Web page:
Forecast: The honeymoon is about over. People hawkish on sunshine have one more day before pluviophiles get their turn. Today is probably the last chance for a while to attack outdoor projects on the Honey Do list. Mostly sunny skies early and highs of 55-60F will give way to increasing clouds through tonight, low around 45F. Rain is on track to develop tomorrow, high 55F. So, between the game and the rain on Sunday, alfresco undertakings will rapidly slide down the priority scale. Outlook is for an overall change to wet and sometimes windy weather for the week ahead. Though right now there aren’t any real barnburners lurking out there, rainfall amounts some days could reach half an inch or better and winds may approach 30-40 mph at times. Temps remain above normal between 45F and 60F throughout the extended period.
Travel: In the Coast Range today, spots of ice and patchy fog early, then mostly sunny, highs 50-60F. Valley destinations are expecting areas of fog, gradually becoming mostly sunny and a high of 50-55F. The Columbia River Gorge forecast calls for spots of ice, patchy freezing fog, mostly sunny skies, east winds gusting 25-30 mph, temps near 45F. For the Cascades, there are spots of ice on all highway passes this morning; partly cloudy with the freezing level at 9,000 feet. Outlook for weekend travelers is mainly dry tonight, and then rain with wet pavement tomorrow and tomorrow night; Cascade snow levels are projected to remain above the passes at 5,500 feet with icy spots possible during the nights and mornings.
Cascades Snow Pack: Currently 32”, no change since yesterday; an overall loss of 4” in the past seven days; 26” less than this date last year; 86% below the 30-year average Snow Water Equivalent (total amount of moisture in the snow pack).
Ski Report – New Snow/Base/Condition…
Willamette Pass 0”/18”/closed
Mt. Bachelor 0”/42”/firm packed
Mt. Hood Ski Bowl 0”/3”/open for tubing only
Mt. Hood Meadows 0”/30”/loose frozen granular
Marine: Swells are running 6 feet at 14 seconds this morning with the wind NE 5-10 knots. As of 8:00am, Depoe Bay and Yaquina Bay bars are unrestricted. Mainly light nor’easters 5-10 knots with a few gusts to 15 today and seas 5 feet at 13 seconds. Expect an overall change to southerlies for the week ahead beginning tonight with S winds 5-10 knots gusting 15. Tomorrow, S winds 10-15 knots gusting 20 and seas building to 7 feet at 12 seconds. Outlook is for a seasonal SW blow on Monday, 25-30 knots, with combined rough seas of 13 feet. A NW breeze on Tuesday, 5-10 knots along with a 9 foot swell, but back to southerlies 15-20 knots on Wednesday, swells around 6 feet. Gales with seas rising to 20 feet are possible toward the end of next week.
On the Beach… Mostly sunny, light breeze, surf 4-5 feet (low).
* For a safe and enjoyable time on the Central Coast, the Oregon Parks & Recreation Department offers these Beach Safety Tips.
01/31 Sat 09:21 AM 8.95 H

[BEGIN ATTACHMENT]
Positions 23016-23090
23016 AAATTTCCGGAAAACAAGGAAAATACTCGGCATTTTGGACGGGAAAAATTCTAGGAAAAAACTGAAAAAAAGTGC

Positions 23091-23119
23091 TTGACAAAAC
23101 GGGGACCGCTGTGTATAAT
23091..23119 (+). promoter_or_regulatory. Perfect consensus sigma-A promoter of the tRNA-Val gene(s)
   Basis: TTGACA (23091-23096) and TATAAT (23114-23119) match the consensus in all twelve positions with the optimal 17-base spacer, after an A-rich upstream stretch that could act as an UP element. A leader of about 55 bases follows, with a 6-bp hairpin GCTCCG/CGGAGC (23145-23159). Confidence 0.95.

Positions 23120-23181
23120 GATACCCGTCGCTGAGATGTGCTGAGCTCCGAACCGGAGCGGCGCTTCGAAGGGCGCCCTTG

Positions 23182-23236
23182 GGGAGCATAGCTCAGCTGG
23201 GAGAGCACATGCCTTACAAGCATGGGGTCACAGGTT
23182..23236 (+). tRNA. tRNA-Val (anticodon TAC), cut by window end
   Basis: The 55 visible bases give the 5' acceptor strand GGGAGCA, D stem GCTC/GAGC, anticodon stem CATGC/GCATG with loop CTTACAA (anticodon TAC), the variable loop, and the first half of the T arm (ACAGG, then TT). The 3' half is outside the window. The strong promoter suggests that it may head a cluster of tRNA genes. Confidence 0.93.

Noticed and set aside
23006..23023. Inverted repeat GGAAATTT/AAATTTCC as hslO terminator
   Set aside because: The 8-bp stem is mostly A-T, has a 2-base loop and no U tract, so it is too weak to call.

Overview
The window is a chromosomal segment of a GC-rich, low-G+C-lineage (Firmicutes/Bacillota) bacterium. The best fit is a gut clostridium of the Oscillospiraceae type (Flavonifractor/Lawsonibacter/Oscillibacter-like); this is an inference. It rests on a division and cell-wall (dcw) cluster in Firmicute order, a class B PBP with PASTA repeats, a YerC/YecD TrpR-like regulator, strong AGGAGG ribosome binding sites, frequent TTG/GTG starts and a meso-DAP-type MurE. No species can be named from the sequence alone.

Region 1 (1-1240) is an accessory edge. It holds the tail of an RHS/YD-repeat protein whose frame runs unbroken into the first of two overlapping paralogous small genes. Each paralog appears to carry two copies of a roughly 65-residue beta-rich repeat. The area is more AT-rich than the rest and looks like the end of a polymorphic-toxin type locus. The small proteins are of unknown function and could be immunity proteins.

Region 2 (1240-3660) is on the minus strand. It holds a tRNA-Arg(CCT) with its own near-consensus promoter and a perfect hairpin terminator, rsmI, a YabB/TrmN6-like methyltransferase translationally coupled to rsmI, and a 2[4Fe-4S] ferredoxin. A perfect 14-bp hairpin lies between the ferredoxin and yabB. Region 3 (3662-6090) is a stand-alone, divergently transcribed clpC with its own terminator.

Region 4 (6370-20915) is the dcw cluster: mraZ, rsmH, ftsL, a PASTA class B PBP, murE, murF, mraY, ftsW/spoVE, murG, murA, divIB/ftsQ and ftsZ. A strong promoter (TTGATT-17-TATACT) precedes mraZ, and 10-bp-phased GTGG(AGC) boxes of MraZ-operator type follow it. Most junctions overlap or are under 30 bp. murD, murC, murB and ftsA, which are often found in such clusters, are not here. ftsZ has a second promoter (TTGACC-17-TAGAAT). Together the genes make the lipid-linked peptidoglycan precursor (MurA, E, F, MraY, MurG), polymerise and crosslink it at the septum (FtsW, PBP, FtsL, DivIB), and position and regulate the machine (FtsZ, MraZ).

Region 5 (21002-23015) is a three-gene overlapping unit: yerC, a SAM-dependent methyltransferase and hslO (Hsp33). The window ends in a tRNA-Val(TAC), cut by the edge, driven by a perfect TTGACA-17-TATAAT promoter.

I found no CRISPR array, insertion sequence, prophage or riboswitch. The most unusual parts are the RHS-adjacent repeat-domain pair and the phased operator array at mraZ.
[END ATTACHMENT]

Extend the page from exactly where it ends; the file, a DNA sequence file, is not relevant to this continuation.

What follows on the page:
01/31 Sat 04:25 PM -0.01 L
01/31 Sat 11:06 PM 7.06 H
02/01 Sun 04:08 AM 3.47 L
In Short: Mainly clear, patchy fog, light winds, then wet and windy.
The Newport Public Library will offer the following FREE computer classes during the month of February.
· Making Valentines with “Publisher” software will be offered Friday, February 6 at 9:00AM. This class will show how to select card styles and graphics to make unique, individual cards.
· Introduction to “Evernote” will be taught on Friday, February 13 at 9:00AM. This class shows how to get organized by keeping track of lists, notes, websites, and more. At 10:00AM Introduction to Facebook will be taught. This class covers how to create an account, add friends, “like” pages, and protect your privacy.
· On Tuesday, February 17, Beginning Excel will be taught at 6:30PM. This class teaches the basics of creating a spreadsheet and adding rows and columns. Intermediate Excel will be offered at 7:30PM. This class teaches how to balance a checkbook, use multiple worksheets, and create charts.
· Beginning Excel will be taught again at on Friday, February 20 at 9:00AM and Intermediate Excel will be offered at 10:00AM.
· A class on Creating Resumes with Word Templates will be taught on Friday, February 27 at 9:00AM. Then at 10:00AM Genealogy Research Using HeritageQuest is offered. This class will teach students to use HeritageQuest to search for U.S. Census records.
All classes are free and last one hour. Registration is required. For more information, please call (541) 265-2153 or check the library website, www.NewportLibrary.org.
OSP and Toledo Fire are out with a rollover accident on Highway 20 at milepost 17, or about 10 miles east of Toledo. There are injuries. Traffic is being controlled by flaggers in both directions. Delays of up to 20 minutes.
Wreck cleared. Highway 20 back open to normal traffic east and westbound.
The EPA says it got tired of waiting for Oregon to take action to clean up its coastal rivers and creeks of pollution, from logging especially, and has declared Oregon, as a state, out of compliance with federal environmental protection laws. And that will likely lead to huge cuts in federal grants and other aid to the state. The EPA points out in their order that out of 22 coastal states in the country, Oregon is the only one not in compliance.
EPA and the National Oceanographic and Atmospheric Administration last year fired a warning shot across the state’s bow with a similar finding hoping that the state would improve forestry environments as they related to the coast range and urban areas, but apparently they weren’t satisfied with the state’s response. So today, EPA tightened the screws.
The story is in the Oregonian. Click here.
The Daily Astorian also has an article on NOAA’s and EPA’s action. Click here.